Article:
Lean Patients at Similar Risk for Poor Outcomes, Mortality as Patients Classified As Non-Lean With NAFLD

A nutritionist doctor measures the body of a male patient with a measuring tape on adipose tissue and excess weight. belly slimming diet, individual food
Investigators assessed baseline characteristics and long-term outcomes of White patients classified as lean with nonalcoholic fatty liver disease.

White patients with nonalcoholic fatty liver disease (NAFLD) progress to advanced liver disease at a similar rate, regardless of body mass index (BMI), indicating that a BMI-driven approach may not be supported by evidence. These findings were published in the journal Gut.

White patients (N=1339) with biopsy-confirmed NAFLD were recruited at multiple sites in Italy, Spain, the United Kingdom, and Australia from 1990 to 2016. Liver and nonliver outcomes were assessed on the basis of lean (BMI, <25 kg/m2) and non-lean (BMI, ³25 kg/m2) status.

The patient population was aged median 48 (IQR, 38-57) years, BMI was 29.8 (IQR, 26.5-34.5) kg/m2, and 28.2% had diabetes. The lean (14.6%) group was significantly younger and included more men; fewer patients in the lean cohort had diabetes, they had smaller waist circumferences, higher total bilirubin and low-density lipoprotein cholesterol, and lower glucose and triglycerides (all P £.03). The BMI cohorts had a similar distribution of risk loci genotypes.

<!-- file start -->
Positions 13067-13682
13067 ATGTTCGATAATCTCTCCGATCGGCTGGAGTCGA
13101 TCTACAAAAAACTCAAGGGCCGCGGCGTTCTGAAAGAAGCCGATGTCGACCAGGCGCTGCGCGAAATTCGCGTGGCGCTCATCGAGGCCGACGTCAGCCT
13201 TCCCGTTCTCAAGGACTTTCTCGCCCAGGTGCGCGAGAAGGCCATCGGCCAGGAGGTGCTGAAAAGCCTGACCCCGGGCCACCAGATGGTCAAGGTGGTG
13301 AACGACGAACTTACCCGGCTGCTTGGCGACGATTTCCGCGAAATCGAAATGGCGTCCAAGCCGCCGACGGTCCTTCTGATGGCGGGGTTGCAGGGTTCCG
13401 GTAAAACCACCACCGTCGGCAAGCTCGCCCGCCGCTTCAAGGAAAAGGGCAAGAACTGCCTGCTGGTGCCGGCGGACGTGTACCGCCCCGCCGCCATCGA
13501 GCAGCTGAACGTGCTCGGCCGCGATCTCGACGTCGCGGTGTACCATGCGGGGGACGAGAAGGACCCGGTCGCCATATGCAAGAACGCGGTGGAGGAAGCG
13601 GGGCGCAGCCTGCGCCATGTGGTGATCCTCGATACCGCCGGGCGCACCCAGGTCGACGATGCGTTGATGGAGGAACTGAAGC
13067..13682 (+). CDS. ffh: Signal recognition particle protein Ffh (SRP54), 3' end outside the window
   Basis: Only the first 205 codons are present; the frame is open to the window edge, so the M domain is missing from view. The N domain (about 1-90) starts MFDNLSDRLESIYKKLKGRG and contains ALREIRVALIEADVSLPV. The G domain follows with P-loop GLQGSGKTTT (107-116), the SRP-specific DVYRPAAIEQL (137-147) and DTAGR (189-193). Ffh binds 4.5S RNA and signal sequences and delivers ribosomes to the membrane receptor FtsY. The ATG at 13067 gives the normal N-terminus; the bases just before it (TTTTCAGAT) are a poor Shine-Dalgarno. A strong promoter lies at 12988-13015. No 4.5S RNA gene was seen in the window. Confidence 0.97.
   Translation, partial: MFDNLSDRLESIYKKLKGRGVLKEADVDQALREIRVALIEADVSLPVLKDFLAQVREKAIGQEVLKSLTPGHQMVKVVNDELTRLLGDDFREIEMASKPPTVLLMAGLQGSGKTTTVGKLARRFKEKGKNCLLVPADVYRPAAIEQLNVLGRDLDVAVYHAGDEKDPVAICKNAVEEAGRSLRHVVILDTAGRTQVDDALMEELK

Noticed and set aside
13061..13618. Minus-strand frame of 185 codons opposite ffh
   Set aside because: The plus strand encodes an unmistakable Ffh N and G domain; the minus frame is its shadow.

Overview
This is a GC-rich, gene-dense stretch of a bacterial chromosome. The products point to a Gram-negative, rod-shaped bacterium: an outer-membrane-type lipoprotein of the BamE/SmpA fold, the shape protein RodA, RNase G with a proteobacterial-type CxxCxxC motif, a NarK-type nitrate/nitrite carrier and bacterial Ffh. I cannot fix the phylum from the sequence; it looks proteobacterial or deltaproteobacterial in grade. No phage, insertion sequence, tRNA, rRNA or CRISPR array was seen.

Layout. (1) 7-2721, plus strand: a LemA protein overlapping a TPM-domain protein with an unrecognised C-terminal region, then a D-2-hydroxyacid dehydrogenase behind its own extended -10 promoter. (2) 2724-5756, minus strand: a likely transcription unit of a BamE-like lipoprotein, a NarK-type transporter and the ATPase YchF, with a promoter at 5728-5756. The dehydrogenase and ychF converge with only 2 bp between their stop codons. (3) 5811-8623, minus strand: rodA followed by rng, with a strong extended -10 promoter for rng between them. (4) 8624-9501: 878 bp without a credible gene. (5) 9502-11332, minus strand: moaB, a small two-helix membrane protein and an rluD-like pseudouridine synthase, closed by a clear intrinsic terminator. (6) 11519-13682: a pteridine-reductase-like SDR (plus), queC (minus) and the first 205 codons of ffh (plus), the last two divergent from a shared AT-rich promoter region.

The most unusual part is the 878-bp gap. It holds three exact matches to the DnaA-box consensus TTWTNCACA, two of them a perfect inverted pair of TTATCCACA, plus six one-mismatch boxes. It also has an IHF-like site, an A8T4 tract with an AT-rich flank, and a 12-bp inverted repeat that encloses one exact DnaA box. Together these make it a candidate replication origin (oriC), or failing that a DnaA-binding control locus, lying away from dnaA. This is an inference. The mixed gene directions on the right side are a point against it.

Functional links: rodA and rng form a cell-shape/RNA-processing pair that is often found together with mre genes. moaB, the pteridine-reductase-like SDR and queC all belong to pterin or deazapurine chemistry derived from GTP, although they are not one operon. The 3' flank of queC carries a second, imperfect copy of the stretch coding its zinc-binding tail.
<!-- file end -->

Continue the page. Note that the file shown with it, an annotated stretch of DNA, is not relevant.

Histologically, fewer of the lean cohort patients had steatosis, lobular inflammation, ballooning, advanced liver fibrosis, and nonalcoholic steatohepatitis (all P £.001).

At a median follow-up of 92 months, among the lean and non-lean cohorts, new-onset diabetes occurred among 90/785 and 11/177 (adjusted hazard ratio [aHR], 1.55; 95% CI, 0.83-2.9; P =.171), cardiovascular events among 122/1083 and 14/192 (aHR, 1.3; 95% CI, 0.73-2.2; P =.39), extrahepatic cancers among 93/1076 and 17/191 (aHR, 0.42; 95% CI, 0.39-1.4; P =.44), liver-related events among 88/1137 and 9/193 (aHR, 1.4; 95% CI, 0.7-2.7; P =.39), and hepatocellular carcinoma among 29/1136 and 2/192 (aHR, 1.9; 95% CI, 0.46-8.1; P =.37) patients, respectively.

Deaths occurred among 53 individuals, 5 of whom were part of the lean cohort. Mortality did not differ significantly on the basis of lean status (P =.069); however, when stratified by obesity status the difference was significant (P =.021).

The only identified predictor for mortality was fibrosis stage 3 to 4 (HR, 7.4; 95% CI, 1.3-41.3; P =.022).

These findings may not be generalizable, as the majority of patients with lean NAFLD were recruited in Italy and some underlying heterogeneity may have biased these results.

These data indicate that patients who had lean NAFLD did not have decreased risk for poor clinical outcomes and mortality compared with patients classified as non-lean. Lean patients should not be overlooked when considering disease management and inclusion in clinical trial research.


Younes R, Govaere O, Petta S, et al. Caucasian lean subjects with non-alcoholic fatty liver disease share long-term prognosis of non-lean: time for reappraisal of BMI-driven approach? Gut. 2022;71(2):382-390. doi:10.1136/gutjnl-2020-322564